[In process of studying for Part 2 in my series, “’Economic’ Subordination of the Son?”, I could not keep the following thoughts from pestering me. So here they are, as a parenthetical to our study.]
George Whitfield believed that “Africans” were human but subordinate creatures and as such could rightfully be enslaved. He saw this as an act of beneficence on behalf of the white Christian slave holder. In like manner, Robert Lewis Dabney, while discussing “natural equality” states the following:
[…]if the low grade of intelligence, virtue and civilization of the African in America, disqualified him for being his own guardian, and if his own true welfare (taking the “general run” of cases) and that of the community, would be plainly marred by this freedom; then the law decided correctly, that the African here has no natural right to his self-control, as to his own labour and locomotion. Hence, his natural liberty is only that which remains after that privilege is retrenched.
While hideous, the metaphysic of such a position was simple: those unequal in nature, being, dignity, and attributes are also unequal in relations, including authority and submission, right to command and duty to obey. “Equality” only extends to the individuals as a requirement for equal duty before God—one to care for his subordinate and the other to obey his superior. Equity was simply the Golden Rule practiced according to one’s natural lot.
[M]en have erred through a want of careful examination or consideration of the whole tenor of the Scriptures, and have endeavored to transfer those things which are said of Jesus Christ according to the flesh, to that substance of His which was eternal before the incarnation, and is eternal. (Augustine, On the Trinity, Bk. 1, Ch. 7.14)
In my earlier post, “Subordination of the Son, Ligonier, and the ‘Economic’ Trinity”, I noted how the revised Ligonier Statement on Christology included the phrase, “We deny the eternal subordination of the Son to the Father in the ontological Trinity,” apparently in response to the previous Summer’s Eternal Subordination of the Son (ESS) debate. I noted that I was momentarily encouraged by this, but was then immediately struck by the fact that everyone on every side of the debate agrees with this statement as well! Even the most visible proponent of ESS, Wayne Grudem, argues,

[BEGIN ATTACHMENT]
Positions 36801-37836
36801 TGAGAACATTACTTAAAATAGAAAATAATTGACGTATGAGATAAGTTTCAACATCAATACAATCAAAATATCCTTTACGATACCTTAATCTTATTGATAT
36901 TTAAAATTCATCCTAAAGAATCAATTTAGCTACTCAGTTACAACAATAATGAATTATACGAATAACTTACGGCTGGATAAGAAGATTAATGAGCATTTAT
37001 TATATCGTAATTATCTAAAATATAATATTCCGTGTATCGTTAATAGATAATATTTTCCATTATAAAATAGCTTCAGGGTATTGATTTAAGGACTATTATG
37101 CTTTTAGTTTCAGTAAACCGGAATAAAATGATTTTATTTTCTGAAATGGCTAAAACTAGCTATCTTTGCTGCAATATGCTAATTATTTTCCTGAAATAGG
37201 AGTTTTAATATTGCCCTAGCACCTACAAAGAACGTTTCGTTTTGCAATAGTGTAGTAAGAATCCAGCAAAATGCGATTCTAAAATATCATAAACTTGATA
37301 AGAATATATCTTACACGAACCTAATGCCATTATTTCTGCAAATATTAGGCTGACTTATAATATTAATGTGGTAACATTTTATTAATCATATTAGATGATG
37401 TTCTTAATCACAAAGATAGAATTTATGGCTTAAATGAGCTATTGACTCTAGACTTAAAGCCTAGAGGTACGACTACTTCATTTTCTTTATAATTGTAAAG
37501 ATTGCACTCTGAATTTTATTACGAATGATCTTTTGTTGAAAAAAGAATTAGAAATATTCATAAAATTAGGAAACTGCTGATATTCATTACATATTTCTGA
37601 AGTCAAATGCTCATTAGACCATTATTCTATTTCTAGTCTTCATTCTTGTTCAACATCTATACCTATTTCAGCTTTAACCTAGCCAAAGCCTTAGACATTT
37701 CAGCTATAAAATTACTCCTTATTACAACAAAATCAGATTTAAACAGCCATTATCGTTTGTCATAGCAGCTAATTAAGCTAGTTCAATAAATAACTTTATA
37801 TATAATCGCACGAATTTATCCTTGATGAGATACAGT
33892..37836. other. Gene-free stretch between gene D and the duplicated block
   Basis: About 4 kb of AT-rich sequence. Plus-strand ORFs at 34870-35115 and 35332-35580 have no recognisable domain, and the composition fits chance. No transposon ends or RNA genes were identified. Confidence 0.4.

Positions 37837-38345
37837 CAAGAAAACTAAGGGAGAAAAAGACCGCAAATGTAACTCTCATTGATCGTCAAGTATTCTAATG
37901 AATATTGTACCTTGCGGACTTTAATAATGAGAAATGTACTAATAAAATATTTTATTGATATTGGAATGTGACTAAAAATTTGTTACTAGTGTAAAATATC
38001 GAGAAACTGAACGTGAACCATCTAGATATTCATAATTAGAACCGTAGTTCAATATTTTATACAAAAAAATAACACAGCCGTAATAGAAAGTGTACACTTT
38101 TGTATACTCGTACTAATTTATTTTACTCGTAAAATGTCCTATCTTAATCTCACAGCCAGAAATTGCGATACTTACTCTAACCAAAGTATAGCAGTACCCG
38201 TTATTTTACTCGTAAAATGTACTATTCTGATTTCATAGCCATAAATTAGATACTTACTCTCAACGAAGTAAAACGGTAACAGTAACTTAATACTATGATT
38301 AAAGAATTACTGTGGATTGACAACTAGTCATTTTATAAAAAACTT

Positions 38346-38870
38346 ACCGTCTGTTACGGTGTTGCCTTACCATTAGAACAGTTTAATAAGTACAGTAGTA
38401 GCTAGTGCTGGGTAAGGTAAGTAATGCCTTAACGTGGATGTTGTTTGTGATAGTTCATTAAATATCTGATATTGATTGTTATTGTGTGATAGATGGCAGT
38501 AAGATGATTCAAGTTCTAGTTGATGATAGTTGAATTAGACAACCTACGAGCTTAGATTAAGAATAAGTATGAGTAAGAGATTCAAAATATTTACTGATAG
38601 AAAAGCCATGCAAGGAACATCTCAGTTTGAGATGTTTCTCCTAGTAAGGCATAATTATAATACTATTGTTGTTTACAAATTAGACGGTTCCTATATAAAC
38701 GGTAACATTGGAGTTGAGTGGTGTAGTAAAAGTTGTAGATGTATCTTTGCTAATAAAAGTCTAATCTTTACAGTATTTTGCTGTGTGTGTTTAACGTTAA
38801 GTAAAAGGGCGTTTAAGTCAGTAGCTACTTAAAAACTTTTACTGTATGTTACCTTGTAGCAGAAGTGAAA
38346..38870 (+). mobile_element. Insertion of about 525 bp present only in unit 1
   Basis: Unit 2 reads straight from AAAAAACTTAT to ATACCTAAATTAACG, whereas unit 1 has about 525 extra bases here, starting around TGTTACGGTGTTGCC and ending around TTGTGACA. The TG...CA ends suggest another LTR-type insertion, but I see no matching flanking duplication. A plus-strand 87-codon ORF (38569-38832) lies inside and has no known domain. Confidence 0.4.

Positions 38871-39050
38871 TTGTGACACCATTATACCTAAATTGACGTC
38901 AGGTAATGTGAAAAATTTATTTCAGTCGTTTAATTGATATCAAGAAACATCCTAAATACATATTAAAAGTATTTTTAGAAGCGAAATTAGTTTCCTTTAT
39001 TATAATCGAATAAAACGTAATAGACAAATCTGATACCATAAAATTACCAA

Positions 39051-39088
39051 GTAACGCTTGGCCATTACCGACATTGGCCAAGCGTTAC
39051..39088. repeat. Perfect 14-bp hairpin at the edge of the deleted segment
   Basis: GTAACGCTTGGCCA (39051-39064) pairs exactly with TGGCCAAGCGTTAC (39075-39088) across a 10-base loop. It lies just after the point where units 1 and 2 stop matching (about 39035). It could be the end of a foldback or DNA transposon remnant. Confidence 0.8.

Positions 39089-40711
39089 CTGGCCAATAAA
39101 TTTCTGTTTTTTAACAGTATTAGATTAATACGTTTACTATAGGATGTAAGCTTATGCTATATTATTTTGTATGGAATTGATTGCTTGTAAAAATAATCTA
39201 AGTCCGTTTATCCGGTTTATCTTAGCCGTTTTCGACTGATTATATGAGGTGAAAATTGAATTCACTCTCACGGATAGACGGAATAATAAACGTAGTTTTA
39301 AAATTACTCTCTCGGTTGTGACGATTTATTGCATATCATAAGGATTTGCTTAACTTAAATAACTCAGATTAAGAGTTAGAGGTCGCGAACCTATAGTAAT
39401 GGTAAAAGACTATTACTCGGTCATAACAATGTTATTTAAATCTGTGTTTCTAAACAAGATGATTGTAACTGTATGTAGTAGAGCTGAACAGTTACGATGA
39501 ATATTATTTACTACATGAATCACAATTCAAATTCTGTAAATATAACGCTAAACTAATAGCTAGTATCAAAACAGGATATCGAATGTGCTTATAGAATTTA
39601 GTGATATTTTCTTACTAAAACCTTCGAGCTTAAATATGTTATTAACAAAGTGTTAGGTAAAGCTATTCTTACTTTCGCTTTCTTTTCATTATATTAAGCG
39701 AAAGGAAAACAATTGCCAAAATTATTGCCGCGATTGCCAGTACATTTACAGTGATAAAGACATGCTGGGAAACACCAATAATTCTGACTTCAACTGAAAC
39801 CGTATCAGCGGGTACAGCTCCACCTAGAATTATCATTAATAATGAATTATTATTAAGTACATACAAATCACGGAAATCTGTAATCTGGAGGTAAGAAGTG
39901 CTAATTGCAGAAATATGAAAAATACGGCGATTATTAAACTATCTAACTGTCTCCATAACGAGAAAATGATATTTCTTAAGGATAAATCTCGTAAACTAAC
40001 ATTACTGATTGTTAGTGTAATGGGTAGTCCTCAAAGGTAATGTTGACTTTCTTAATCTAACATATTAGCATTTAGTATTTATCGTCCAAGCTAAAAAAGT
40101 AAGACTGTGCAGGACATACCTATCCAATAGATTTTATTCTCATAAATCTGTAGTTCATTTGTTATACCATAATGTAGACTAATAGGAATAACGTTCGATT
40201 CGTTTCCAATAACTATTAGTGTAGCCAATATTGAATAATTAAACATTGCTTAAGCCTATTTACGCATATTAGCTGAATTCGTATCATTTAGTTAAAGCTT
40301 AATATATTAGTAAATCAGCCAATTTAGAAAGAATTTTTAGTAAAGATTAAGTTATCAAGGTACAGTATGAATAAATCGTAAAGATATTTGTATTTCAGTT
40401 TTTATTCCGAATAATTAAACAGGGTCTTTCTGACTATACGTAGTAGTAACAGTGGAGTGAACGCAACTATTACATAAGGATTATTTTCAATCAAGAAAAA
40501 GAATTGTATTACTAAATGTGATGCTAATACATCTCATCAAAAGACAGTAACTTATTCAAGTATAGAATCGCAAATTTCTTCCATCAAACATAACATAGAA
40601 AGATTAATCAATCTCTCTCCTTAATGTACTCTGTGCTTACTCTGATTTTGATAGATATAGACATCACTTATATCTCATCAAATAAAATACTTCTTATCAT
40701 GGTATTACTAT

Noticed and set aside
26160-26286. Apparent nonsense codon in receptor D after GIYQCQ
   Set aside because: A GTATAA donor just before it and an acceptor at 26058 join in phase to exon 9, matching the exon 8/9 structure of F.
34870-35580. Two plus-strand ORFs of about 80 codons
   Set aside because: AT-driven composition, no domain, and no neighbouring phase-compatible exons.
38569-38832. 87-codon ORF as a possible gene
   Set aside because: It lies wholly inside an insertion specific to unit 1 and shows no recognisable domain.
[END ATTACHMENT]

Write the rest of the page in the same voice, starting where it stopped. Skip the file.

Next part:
This truth about the Trinity has sometimes been summarized in the phrase “ontological equality but economic subordination,” where the word ontological means “being.” If we do not have ontological equality, not all the persons are fully God. But if we do not have economic subordination, then there is no inherent difference in the way the three persons relate to one another, and consequently we do not have the three distinct persons existing as Father, Son, and Holy Spirit for all eternity. For example, if the Son is not eternally subordinate to the Father in role, then the Father is not eternally “Father” and the Son is not eternally “Son.” This would mean that the Trinity has not eternally existed.
This is why the idea of eternal equality in being but subordination in role has been essential to the church’s doctrine of the Trinity since it was first affirmed in the Nicene Creed, which said that the Son was “begotten of the Father before all ages” and that the Holy Spirit “proceeds from the Father and the Son.” (Systematic Theology)
(Earlier in the text, Grudem defines the economic Trinity: “The ‘economy of the Trinity’ means the different ways the three persons act as they relate to the world and […] to each other for all eternity.”)
While there is so much wrong with these statements, what I would like to note here is: (1) Grudem, while fully endorsing the Eternal Subordination of the Son, would also fully agree with the words of the Ligionier statement; (2) Grudem believes that subordination properly resides within the eternal Trinity as economically conceived; and (3), he believes that this is the position of the Nicene Fathers, that there is subordination in the “economic” Trinity but equality in the “ontological” Trinity.
We’ve all had these questions (and we all continue to hear them):
“How can man be free if God foreordained all that comes to pass?”
“How can God be sovereign yet man still responsible for his own sin?”
“How can [something, something] predestined [something, something] sovereign [something, something] freewill?” While these are indeed quite complicated questions to answer in full (we can leave that to John Frame), I hope here to at least give a rough outline of how to answer that might be a handy addition to your Calvinist toolkit.